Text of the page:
Principal Investigator: Mingzhou Ding
Co-PI: Adam Woods
Sponsor: National Institutes of Health NIMH
Start Date: January 15, 2018
End Date: November 30, 2020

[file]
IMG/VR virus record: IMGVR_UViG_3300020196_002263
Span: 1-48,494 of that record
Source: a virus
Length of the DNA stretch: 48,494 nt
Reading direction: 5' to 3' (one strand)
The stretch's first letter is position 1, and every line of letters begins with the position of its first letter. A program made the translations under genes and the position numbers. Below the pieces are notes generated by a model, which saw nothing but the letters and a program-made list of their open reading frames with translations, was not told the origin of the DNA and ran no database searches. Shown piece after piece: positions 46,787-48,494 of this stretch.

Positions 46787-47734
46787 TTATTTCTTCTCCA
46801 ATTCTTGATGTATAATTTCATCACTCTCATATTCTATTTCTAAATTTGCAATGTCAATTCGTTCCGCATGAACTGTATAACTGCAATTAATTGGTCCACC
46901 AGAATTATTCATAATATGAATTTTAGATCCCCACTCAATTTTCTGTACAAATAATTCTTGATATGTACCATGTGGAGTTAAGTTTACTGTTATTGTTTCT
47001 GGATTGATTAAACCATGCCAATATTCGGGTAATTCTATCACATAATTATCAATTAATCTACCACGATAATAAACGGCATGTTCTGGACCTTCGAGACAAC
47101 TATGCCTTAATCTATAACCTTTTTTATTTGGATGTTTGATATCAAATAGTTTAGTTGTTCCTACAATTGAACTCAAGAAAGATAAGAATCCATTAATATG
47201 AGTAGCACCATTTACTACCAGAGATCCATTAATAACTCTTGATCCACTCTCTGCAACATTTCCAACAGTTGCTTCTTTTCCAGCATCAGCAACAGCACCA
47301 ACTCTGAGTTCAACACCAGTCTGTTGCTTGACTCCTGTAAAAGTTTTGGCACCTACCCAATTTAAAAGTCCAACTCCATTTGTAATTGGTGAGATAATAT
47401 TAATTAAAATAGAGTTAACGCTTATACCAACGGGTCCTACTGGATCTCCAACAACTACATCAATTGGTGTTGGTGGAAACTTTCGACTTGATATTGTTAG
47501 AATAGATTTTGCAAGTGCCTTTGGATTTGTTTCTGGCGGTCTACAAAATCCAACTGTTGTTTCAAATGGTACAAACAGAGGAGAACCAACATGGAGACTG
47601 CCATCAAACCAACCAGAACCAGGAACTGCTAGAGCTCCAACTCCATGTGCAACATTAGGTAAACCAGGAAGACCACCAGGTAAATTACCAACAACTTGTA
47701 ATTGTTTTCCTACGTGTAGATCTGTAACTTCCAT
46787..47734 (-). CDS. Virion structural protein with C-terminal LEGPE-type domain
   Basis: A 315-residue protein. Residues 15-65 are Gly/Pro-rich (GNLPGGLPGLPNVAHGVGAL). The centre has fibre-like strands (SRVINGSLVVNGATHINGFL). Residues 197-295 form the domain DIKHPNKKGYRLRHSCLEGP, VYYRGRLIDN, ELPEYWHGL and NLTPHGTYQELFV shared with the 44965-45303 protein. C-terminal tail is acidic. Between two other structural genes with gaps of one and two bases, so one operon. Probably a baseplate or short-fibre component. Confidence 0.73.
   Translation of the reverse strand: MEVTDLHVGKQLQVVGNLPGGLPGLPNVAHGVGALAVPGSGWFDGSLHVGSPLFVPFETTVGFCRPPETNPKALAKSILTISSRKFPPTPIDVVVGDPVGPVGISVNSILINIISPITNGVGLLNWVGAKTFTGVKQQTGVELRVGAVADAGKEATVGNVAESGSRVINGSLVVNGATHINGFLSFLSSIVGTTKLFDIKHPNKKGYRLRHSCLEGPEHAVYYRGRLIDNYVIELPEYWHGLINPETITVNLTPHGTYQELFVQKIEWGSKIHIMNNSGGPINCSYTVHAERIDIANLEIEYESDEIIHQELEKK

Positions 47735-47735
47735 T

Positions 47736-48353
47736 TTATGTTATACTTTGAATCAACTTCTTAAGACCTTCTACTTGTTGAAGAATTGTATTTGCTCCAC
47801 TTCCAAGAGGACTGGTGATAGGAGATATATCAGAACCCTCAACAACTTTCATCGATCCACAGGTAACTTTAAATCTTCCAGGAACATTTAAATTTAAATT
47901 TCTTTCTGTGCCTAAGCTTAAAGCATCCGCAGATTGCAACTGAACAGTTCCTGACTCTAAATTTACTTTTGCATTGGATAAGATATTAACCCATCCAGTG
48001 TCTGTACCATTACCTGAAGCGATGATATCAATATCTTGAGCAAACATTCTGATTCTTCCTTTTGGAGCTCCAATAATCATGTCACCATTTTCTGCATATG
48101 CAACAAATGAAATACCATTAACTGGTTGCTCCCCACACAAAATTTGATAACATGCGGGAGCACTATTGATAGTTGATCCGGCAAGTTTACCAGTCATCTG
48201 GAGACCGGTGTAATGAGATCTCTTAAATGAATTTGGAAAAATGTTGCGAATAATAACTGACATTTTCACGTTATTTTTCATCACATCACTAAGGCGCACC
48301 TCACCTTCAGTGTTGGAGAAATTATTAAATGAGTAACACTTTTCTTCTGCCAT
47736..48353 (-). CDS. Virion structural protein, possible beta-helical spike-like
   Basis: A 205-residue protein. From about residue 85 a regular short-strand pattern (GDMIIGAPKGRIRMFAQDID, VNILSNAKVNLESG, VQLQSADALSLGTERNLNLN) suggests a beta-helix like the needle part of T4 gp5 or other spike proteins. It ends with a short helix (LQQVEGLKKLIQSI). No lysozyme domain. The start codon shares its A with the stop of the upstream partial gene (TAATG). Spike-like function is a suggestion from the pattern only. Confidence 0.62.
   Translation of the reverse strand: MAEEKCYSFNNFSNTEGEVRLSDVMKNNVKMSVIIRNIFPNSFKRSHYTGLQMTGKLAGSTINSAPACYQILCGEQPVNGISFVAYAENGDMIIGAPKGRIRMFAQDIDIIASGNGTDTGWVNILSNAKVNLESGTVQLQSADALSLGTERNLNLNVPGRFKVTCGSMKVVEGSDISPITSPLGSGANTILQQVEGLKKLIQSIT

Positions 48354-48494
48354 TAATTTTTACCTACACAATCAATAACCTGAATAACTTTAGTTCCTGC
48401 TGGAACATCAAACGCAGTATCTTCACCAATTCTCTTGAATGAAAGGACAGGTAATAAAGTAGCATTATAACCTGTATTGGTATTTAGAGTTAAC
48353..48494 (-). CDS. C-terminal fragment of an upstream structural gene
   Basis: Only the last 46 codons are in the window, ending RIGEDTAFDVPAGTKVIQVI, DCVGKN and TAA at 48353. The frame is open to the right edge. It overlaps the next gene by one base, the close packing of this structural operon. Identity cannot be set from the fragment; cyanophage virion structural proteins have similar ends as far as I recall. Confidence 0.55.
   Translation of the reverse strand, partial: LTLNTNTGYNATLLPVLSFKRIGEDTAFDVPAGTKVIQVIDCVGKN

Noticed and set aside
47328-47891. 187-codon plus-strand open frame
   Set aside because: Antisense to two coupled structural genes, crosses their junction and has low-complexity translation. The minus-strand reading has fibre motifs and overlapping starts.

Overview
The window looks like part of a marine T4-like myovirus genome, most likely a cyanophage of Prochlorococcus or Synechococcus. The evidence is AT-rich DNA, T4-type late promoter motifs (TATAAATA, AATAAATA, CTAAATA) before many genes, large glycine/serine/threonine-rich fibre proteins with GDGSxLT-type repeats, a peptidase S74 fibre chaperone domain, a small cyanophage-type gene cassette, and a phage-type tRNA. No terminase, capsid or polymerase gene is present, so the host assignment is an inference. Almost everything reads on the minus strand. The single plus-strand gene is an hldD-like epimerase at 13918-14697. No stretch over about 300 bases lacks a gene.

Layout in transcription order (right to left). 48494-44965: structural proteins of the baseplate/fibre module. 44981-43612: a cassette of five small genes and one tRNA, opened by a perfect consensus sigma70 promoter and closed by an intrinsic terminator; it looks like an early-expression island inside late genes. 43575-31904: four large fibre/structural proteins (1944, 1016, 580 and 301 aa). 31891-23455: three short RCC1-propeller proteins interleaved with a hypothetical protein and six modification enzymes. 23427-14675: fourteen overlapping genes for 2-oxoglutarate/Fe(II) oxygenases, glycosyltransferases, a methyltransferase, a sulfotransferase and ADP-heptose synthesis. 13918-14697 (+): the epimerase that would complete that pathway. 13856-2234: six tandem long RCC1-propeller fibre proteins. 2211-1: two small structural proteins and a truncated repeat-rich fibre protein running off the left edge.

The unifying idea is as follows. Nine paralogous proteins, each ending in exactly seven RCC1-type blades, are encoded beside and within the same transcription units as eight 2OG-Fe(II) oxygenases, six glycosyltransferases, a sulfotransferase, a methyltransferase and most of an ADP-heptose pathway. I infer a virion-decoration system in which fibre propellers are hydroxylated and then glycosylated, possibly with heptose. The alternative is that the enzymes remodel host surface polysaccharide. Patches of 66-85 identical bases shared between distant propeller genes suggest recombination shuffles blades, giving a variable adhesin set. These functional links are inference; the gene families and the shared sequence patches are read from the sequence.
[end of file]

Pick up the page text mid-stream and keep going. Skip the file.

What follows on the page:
Working memory is an essential cognitive faculty. Individual differences in working memory functioning can be quantified by working memory capacity (WMC). Higher WMC enables better performance in a diverse set of cognitive operations, including attention, reading comprehension, planning, and problem solving. There is evidence suggesting that higher WMC even confers the individual with the ability to better resist cognitive impairments in brain disorders. Despite its importance as a psychological construct, the neurophysiological underpinnings of WMC, however, remain not well understood. We will address this issue by pursuing Aim 1 in which we will investigate the individual differences in the task-related modulation of frontoparietal theta oscillations during working memory encoding and retention. Specifically, we will test the hypotheses that frontal theta power and frontoparietal theta coherence decrease with increasing working memory load during encoding and increase with increasing working memory load during retention and that theta modulation by working memory load during encoding and retention is positively correlated with working memory capacity. Research to date on the relation between neuronal oscillations and cognition tends to be correlative. Noninvasive neuromodulation provides a means to uncover the causal role of neuronal oscillations in cognition. In Aim 2 we will test the efficacy of tACS stimulation at theta frequency in enhancing task-related theta modulation and working memory capacity. Specifically, we will test the hypotheses that in-phase theta tACS stimulation of the frontoparietal network upregulates task-related modulation of theta oscillations in working memory and enhances working memory capacity and that individuals with low working memory capacity will benefit more from in-phase theta tACS stimulation than individuals with high working memory capacity.